The South Carolina Court of Appeals recently handed down the decision of In Re: Estate of Marion M. Kay, Op. No. 5414 (S.C.Ct.App. Withdrawn, Substituted and Refiled Nov. 2, 2016) (Shearouse Adv.Sh. No. 42 at 28). In Kay, the Court decided an appeal arising out of the administration of an estate wherein the personal representative advanced himself a significant fee over the course of administration. The PR attempted to distribute the estate, which consisted mainly of real property, by offering to sell or distribute outright the parcels, so that some beneficiaries under the will could receive cash instead of an undivided interest in the testatrix’s real property. Because he could not obtain approval of all the beneficiaries, the PR ultimately filed an action for partition and declaratory judgment. Id. at 31. Ultimately, the PR sold the decedent’s interest in all the real property to a third party, and the beneficiaries all consented to the sale. Thereafter, some beneficiaries of the estate challenged the PR’s compensation request. After a hearing, the probate court issued an order finding the PR unnecessarily complicated the estate by filing the partition action instead of simply deeding the real property to the beneficiaries pursuant to the terms of the will. Nevertheless, the probate court allowed a fee approximating 10% of the estate’s value, and ordered the PR to refund all monies in excess of that amount that the PR had advanced to himself. Id. at 31-32.
In considering the reasonableness of the PR’s compensation, the Court of Appeals recognized two guiding principles. First, the relevant statute limits personal representative fees to 5% of the value of personal property, plus 5% of the sale of real property. Id. at 34 (quoting S.C. Code Ann. § 62-3-719(a)). Second, the Court of Appeals recognized that limit does not apply where, among other things, “the will otherwise directs”.
Id. (quoting S.C. Code Ann. § 62-3-719(c)). The decedent’s will allowed for “reasonable compensation.” Id. Considering the probate court’s decision in light of the record, the will, and the applicable statutes, the Court of Appeals held that the probate court’s decision to limit the PR’s request for fees was within the probate court’s discretion and supported by the evidence. Id. at 35.
Can't recover attorney’s fees and costs attributable to the PR individually
The PR requested the probate court allow the estate to pay all of the PR’s attorney’s fees, including those fees incurred in the defense of his request for compensation. The probate court only awarded those fees associated with the administration of the estate, not those associated with the defense of the PR’s compensation request. Id. at 32. In affirming the probate court’s decision awarding only part of the PR’s request for attorney’s fees, the Court of Appeals again relied on the relevant statute, in this case, Section 62-3-720. Id. at 38. While the Court of Appeals agreed that statute “affords a PR reimbursement for costs and attorney’s fees in connection with the administration and protection of the Estate,” the Court also agreed the probate court properly exercised its discretion in finding the attorney’s fees that were disallowed arose out of the contest involving the PR’s claim for compensation. Id. The Court of Appeals further found that section 62-3-720 was intended to cover “fees and expenses in connection with prosecuting and defending claims against the Estate.” Id. The fees disallowed by the probate court “were properly assessed against Appellant in his individual capacity”. Id. (emphasis added). As a result, the Court would not allow the PR to recover his individual attorney’s fees and costs, as they were not related to the administration of the estate.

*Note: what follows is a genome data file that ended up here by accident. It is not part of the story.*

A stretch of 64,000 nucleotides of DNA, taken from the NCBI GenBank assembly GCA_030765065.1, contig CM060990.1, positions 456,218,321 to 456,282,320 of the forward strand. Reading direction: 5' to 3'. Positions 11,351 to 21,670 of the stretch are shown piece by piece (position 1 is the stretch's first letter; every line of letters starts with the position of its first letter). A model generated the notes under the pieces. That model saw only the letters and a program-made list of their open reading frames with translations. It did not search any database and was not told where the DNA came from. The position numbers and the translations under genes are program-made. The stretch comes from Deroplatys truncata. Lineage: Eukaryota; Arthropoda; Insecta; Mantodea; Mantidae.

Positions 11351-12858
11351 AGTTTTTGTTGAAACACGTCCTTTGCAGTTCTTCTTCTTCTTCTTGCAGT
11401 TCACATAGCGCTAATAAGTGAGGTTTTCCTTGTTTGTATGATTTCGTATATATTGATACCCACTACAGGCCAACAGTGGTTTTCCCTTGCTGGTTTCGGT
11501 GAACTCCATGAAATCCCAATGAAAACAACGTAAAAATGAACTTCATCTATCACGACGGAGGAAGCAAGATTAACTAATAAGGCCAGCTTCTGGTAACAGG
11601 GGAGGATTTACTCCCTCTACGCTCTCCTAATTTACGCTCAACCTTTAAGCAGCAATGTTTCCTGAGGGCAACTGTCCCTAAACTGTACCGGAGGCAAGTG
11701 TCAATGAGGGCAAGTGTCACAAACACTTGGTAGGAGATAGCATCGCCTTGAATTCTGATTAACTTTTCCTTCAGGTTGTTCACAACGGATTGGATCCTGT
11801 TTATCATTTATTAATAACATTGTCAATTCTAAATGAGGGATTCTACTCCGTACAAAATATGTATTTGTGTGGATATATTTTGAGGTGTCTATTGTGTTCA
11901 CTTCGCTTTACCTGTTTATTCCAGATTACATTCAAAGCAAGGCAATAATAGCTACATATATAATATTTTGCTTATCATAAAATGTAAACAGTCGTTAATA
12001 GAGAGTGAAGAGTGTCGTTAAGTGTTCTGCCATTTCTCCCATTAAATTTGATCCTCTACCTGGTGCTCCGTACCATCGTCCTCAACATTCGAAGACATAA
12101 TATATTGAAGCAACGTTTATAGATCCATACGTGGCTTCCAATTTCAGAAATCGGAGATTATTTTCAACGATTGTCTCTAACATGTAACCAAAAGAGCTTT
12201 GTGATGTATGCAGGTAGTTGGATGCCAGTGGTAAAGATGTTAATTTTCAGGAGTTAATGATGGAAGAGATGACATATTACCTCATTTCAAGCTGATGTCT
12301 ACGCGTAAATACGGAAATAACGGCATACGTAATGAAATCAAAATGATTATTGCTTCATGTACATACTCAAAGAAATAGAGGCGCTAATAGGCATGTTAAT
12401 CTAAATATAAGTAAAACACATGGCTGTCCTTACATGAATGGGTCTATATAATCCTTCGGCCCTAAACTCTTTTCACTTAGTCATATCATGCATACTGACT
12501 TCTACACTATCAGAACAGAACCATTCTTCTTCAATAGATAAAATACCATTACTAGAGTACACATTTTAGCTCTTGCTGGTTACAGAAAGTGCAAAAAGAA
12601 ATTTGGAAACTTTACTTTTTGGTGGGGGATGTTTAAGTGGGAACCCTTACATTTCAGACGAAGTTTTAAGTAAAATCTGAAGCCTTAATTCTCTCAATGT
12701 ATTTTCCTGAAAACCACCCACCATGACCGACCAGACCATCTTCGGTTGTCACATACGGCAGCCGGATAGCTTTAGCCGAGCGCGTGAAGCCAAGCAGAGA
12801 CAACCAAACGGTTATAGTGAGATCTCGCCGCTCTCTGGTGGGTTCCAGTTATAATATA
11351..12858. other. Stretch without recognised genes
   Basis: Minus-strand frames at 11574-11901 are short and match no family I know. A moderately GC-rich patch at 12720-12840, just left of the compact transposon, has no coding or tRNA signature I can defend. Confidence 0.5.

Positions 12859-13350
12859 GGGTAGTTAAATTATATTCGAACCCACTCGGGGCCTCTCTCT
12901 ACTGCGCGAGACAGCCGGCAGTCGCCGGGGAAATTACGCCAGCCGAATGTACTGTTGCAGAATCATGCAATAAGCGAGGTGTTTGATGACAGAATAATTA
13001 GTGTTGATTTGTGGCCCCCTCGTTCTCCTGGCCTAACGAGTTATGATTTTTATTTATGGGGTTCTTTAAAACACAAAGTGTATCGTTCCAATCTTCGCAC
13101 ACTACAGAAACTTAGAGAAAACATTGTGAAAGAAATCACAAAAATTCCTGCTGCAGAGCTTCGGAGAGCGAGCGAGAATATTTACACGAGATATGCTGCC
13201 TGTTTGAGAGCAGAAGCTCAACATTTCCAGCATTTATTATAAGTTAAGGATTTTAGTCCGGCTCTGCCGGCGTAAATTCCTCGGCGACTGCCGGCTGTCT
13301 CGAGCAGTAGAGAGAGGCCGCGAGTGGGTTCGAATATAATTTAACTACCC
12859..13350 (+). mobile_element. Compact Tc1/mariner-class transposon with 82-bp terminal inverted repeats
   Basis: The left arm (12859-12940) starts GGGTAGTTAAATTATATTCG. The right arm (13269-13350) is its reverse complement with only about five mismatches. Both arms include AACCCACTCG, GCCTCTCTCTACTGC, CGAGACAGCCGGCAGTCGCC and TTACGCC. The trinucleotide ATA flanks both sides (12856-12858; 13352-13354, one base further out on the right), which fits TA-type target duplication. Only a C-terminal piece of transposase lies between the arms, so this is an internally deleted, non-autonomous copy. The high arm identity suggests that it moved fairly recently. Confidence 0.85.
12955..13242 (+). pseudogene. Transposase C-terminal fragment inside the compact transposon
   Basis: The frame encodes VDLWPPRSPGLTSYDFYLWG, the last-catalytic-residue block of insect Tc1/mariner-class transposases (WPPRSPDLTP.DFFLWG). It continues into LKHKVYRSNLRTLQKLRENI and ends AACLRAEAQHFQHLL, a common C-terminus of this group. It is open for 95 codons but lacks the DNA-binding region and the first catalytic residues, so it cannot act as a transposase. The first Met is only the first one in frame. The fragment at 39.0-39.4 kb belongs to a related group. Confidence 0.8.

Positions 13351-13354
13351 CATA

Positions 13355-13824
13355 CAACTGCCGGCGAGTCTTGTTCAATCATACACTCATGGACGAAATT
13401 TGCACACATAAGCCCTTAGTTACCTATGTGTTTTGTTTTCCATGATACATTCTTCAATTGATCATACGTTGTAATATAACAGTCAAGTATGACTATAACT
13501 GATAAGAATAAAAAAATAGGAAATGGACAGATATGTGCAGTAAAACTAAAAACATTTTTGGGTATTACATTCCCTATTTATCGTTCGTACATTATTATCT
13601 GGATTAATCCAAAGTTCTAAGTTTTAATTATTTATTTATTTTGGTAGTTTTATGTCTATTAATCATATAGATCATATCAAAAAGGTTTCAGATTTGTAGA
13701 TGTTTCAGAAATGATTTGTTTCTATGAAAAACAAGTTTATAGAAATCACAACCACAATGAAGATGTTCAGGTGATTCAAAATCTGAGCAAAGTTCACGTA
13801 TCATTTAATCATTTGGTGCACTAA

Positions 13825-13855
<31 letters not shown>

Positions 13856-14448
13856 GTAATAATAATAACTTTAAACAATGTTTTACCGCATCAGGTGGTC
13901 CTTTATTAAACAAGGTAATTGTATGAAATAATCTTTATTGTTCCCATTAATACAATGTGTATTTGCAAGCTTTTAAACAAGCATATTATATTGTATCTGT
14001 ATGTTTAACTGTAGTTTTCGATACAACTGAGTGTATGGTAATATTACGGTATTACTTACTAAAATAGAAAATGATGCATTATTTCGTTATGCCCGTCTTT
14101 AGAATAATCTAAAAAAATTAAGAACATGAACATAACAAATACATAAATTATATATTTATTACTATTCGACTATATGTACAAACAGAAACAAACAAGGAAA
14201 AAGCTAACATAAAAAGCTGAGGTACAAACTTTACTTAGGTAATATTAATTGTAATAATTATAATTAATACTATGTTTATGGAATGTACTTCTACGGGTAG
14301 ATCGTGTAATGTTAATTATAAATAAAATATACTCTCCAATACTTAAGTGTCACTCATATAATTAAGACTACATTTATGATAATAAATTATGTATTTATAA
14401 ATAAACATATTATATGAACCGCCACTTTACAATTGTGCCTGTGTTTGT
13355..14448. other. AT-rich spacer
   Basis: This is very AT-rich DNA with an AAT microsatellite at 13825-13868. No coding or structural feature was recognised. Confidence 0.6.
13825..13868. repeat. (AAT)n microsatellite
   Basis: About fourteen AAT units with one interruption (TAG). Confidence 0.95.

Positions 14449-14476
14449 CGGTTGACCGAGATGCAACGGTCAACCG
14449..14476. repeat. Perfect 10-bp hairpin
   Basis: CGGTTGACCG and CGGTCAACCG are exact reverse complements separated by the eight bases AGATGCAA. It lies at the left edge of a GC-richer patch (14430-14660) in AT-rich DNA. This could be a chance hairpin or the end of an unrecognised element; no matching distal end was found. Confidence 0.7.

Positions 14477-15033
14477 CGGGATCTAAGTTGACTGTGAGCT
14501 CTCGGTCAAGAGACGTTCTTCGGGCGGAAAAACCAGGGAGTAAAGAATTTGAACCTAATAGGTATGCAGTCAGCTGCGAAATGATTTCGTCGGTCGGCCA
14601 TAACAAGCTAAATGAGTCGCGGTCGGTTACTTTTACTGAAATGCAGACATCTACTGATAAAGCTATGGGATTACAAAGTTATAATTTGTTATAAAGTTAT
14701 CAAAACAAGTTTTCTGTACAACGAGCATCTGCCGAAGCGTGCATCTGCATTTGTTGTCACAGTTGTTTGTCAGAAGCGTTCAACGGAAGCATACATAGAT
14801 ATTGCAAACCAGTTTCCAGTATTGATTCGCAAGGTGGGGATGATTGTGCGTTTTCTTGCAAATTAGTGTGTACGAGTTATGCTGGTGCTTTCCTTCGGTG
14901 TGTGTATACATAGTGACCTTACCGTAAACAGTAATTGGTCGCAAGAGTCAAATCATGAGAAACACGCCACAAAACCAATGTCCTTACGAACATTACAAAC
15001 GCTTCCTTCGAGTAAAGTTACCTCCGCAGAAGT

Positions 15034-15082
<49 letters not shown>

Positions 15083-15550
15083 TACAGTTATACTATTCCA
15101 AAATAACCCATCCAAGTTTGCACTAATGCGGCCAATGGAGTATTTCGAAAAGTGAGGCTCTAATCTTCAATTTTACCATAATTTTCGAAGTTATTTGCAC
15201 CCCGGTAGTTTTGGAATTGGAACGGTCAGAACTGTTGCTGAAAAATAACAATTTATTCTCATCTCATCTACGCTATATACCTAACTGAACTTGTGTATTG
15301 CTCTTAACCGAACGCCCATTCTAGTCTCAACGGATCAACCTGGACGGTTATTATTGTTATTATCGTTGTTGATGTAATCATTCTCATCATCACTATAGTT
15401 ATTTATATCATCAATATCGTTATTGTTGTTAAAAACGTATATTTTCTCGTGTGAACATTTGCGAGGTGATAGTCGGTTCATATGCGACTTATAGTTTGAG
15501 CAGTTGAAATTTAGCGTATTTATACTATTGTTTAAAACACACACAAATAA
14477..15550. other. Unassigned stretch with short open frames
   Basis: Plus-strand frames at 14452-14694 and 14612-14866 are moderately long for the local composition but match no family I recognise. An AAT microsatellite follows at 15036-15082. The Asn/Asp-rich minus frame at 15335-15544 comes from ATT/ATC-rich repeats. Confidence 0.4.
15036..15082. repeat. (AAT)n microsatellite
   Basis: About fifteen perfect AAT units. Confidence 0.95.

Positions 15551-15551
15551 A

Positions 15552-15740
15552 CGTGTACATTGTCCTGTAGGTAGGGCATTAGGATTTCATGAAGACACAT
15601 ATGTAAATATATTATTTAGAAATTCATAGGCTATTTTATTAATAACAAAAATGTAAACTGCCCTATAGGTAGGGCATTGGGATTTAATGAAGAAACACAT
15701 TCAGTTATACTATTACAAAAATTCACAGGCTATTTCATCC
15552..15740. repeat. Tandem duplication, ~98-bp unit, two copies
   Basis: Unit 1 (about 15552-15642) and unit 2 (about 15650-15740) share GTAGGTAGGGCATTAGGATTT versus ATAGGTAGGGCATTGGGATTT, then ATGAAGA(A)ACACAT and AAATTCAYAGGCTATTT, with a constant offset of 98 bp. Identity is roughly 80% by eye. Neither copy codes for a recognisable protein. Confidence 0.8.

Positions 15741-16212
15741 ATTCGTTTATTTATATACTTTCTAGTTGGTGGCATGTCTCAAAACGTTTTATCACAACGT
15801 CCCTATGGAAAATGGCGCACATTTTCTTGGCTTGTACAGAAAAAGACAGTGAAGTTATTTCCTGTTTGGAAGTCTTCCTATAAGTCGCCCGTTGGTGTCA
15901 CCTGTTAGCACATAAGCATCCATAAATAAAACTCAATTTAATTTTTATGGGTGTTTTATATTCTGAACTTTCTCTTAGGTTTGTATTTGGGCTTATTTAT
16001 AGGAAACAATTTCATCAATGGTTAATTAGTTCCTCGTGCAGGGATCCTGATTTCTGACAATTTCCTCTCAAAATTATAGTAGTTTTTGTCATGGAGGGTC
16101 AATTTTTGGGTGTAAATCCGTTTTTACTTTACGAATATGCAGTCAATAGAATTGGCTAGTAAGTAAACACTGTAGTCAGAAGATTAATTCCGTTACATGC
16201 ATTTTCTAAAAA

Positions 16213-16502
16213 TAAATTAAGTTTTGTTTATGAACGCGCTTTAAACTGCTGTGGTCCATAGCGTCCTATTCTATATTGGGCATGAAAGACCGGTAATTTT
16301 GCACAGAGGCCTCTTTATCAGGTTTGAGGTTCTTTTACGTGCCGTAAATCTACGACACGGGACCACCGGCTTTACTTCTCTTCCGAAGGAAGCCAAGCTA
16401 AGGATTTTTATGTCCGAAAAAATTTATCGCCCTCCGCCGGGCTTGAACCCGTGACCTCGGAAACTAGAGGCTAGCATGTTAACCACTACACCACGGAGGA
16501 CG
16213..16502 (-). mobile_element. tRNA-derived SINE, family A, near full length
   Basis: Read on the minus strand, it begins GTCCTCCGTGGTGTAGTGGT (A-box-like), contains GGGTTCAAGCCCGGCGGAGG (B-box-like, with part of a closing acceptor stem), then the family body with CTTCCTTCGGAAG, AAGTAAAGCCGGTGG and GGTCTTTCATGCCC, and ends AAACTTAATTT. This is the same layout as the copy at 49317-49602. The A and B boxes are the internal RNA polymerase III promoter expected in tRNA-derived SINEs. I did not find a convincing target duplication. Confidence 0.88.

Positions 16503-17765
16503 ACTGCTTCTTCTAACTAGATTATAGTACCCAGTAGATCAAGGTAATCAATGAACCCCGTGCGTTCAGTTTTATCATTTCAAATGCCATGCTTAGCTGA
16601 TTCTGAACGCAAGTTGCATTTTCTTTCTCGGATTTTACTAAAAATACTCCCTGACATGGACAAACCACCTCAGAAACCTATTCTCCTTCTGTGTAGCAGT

Estate planners and counsel advising personal representatives should be wary of this case. If it represents a trend of the courts to closely monitor PR fees, the response is clear. PRs operate under a fiduciary duty identical to that of trustees. S.C. Code Ann. §§ 62-3-703(a) & 62-7-804. As such, they must “settle and distribute the estate of the decedent … as expeditiously and efficiently as is consistent with the best interests of the estate.” S.C. Code Ann. § 62-3-704(a). To do that effectively, the PR needs to carefully consider which work advances the goal of settlement and distribution, and which work advances the PR’s own interests.
Estate planners should counsel their testators to address PR compensation in the testamentary instrument. By clearly defining reasonable compensation, or adhering to the statutory fee structure, testators can resolve this issue prior to death, thereby avoiding disputes. Similarly, where the issue is not clearly defined in the testamentary instrument, legal counsel forPRs should advise their clients to judiciously conserve estate assets and avoid protracted litigation regarding compensation. The Court of Appeals has signaled it will not tolerate depletion of estate assets to serve the individual goals of the personal representative.